By A Web Design
- Published on Sunday, 19 September 2010 17:25
The Lee Metford rifle replaced the Martini service rifle in 1888. The rifle was based on a design by James Paris Lee, and was developed in the British Isles in cooperation with the Royal Small Arms Factory in Enfield, since 1880. It featured his spring loaded, column fed magazine system, which is the basis for all rifle based magazine systems in modern use.
The first rifles accepted for trials were chambered for .45 gatling ammunition, and different calibers and types of ammunition and rifling were tried. The final version was a .303 caliber black powder round, with Metford style rifling, which was polygonal instead of lands and grooves. The round nose bullet was pushed at 1800 ft. per second and was almost immediately criticized for it's lack of knock down power. In fact, the pundits of the day said victims had no idea they were even hit!
Due to unforeseen manufacturing problems, the .303 was still using black powder, when the original design was to use a version of the new nitrocellulose powders being developed. This did lead to less stopping power than the old .450 round, but not so bad as the press would have you believe. The bullet went through various design changes, from using dum dum bullets to having lighter materials occupy the front part of the bullet, leading to tumbling in a body. Nothing really solved the problem till the Germans in 1905 led the way. A spitzer bullet (streamlined), pushed by nitrocellulose powders. The high velocity of the bullet more than made up for it's smaller diameter.
Finally the .303 was produced with Cordite, a version of nitrocellulose powder. This made the Lee Metford a killer finally, but the heat from the new powder eroded the throat of the barrel in short order. The original Metford rifling was used for black powder as this rifling tended to foul less, however, the barrels would wear out within 5000 rounds when the normal service life was 10,000 rounds, and this prompted Enfield to redesign the barrel with deeper lands and grooves. This led to acceptable barrel life and the rifle became the Lee Enfield.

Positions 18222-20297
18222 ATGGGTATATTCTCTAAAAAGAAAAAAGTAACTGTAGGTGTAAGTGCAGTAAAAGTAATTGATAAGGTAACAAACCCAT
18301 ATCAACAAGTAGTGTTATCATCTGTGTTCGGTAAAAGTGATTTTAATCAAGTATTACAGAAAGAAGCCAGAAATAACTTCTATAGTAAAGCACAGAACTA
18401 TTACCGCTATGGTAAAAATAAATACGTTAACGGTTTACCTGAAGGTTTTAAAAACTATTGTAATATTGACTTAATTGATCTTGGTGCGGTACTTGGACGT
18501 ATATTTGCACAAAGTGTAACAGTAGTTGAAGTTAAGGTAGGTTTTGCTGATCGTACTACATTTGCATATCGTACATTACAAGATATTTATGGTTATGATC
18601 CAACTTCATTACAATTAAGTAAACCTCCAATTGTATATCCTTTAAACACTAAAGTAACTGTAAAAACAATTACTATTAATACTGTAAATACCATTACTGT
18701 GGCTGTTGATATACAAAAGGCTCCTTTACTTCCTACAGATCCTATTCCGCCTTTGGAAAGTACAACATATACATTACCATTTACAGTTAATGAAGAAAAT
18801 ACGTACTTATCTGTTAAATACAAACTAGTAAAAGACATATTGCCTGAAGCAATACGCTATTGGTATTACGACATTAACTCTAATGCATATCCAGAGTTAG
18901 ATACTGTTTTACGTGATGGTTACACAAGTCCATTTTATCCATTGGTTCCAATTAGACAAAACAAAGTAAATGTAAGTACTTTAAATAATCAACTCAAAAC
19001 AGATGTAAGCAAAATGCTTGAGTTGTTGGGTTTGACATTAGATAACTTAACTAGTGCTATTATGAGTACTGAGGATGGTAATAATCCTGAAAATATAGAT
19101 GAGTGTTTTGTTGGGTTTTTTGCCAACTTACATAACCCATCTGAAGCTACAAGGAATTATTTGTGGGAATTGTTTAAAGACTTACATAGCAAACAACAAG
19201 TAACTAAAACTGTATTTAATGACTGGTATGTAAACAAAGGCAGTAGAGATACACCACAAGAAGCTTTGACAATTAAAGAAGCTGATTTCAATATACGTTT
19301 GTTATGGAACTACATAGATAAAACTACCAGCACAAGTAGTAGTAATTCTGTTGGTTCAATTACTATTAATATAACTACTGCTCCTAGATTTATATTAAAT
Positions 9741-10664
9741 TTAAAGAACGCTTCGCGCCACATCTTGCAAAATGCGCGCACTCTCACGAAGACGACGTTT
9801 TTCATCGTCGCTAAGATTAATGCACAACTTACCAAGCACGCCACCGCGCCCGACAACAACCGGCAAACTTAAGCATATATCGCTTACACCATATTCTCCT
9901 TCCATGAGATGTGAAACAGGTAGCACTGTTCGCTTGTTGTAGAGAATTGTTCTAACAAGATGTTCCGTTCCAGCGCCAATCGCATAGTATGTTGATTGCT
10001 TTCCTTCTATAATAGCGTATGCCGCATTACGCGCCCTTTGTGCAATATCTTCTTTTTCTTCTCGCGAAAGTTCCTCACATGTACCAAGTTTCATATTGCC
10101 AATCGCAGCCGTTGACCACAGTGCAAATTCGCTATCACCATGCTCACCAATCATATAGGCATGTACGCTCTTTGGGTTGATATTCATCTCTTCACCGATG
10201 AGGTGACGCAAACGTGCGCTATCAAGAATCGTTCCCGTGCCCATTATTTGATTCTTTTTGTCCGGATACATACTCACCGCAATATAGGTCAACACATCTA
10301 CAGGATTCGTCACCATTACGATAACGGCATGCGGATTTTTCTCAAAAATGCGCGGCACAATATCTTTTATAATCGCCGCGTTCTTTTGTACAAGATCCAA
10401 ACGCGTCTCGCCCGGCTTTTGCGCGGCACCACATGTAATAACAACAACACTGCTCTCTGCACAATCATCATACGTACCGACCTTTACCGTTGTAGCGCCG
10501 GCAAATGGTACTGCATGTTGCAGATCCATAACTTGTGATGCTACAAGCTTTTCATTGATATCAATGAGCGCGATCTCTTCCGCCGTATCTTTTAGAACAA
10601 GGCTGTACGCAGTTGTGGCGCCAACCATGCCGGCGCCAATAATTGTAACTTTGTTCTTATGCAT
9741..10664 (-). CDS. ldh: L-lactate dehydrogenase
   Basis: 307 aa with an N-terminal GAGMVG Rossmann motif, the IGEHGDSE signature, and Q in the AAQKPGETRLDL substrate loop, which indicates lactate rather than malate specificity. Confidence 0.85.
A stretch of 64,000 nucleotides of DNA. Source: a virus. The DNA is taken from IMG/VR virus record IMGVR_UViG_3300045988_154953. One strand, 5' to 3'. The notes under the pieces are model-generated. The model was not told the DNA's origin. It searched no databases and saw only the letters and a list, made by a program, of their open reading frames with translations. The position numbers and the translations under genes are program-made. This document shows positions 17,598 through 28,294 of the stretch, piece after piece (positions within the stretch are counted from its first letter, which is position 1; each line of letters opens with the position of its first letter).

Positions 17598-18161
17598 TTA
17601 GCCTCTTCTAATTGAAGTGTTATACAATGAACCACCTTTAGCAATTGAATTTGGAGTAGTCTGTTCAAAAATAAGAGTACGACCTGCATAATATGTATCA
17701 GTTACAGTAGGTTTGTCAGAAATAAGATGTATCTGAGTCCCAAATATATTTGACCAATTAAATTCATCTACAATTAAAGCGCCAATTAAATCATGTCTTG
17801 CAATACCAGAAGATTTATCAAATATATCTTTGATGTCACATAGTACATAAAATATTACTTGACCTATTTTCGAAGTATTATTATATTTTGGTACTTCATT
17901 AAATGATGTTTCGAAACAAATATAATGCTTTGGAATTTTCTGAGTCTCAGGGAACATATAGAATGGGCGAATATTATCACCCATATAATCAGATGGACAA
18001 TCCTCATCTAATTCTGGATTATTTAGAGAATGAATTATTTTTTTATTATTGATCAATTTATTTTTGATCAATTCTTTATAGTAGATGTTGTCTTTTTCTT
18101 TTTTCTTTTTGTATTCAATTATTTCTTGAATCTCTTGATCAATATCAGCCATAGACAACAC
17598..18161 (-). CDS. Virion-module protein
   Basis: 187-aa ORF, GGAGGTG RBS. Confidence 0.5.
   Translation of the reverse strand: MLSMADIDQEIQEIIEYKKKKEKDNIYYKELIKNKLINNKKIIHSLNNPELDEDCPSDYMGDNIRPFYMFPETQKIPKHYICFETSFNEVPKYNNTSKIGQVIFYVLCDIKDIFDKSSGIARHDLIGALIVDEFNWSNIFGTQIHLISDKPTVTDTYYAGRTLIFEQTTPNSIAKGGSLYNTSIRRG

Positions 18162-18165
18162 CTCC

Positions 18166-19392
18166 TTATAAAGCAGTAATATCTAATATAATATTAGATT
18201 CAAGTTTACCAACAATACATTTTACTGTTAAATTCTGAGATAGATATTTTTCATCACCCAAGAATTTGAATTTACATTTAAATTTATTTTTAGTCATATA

The Lee Metford rifles were built at Enfield Lock at the Royal Small Arms Factory, and also by Birmingham Small Arms (BSA), and the London Small Arms Co. They were called Long Lee's later after the Short Magazine Lee Enfields (SMLE) came out, due to their 30 inch barrels. The stock was a 2 piece pistol grip type, with a cleaning rod under the barrel and a trap in the butt for the oiling bottle and cleaning supplies. There was a magazine cutoff, blocking the rounds in the magazine so the rifle could be used as a single shot. The Mk I magazines held 8 rounds, the MkII's held 10, a lot for the day, as most other guns in the world held 5. The magazine was chained to the rifle and a spare one carried.
Mk II's had the cleaning rod modified and it then became known as the clearing rod, and was used only as a device to knock out stuck cartridge cases. Cleaning of the rifle was accomplished with a pull through weight on a length of cord with a loop at the other end for a small cloth. The butt trap was enlarged for the extra cleaning gear. A sword type bayonet was used, and it was usually fitted to the rifle, as was the magazine, as mass production methods still weren't that good. Sights were set from 300 to 1,900 yards. Extreme range sights on the left side could be set from 1800 to 3500 yards. A carbine was manufactured from 1894, and with a shortened 20 inch barrel weighed 7 lbs and 7 oz. The Long Lee was discontinued in 1896.
The following video is from YouTube contributor Jollygreenslugg, check out his other Enfield videos...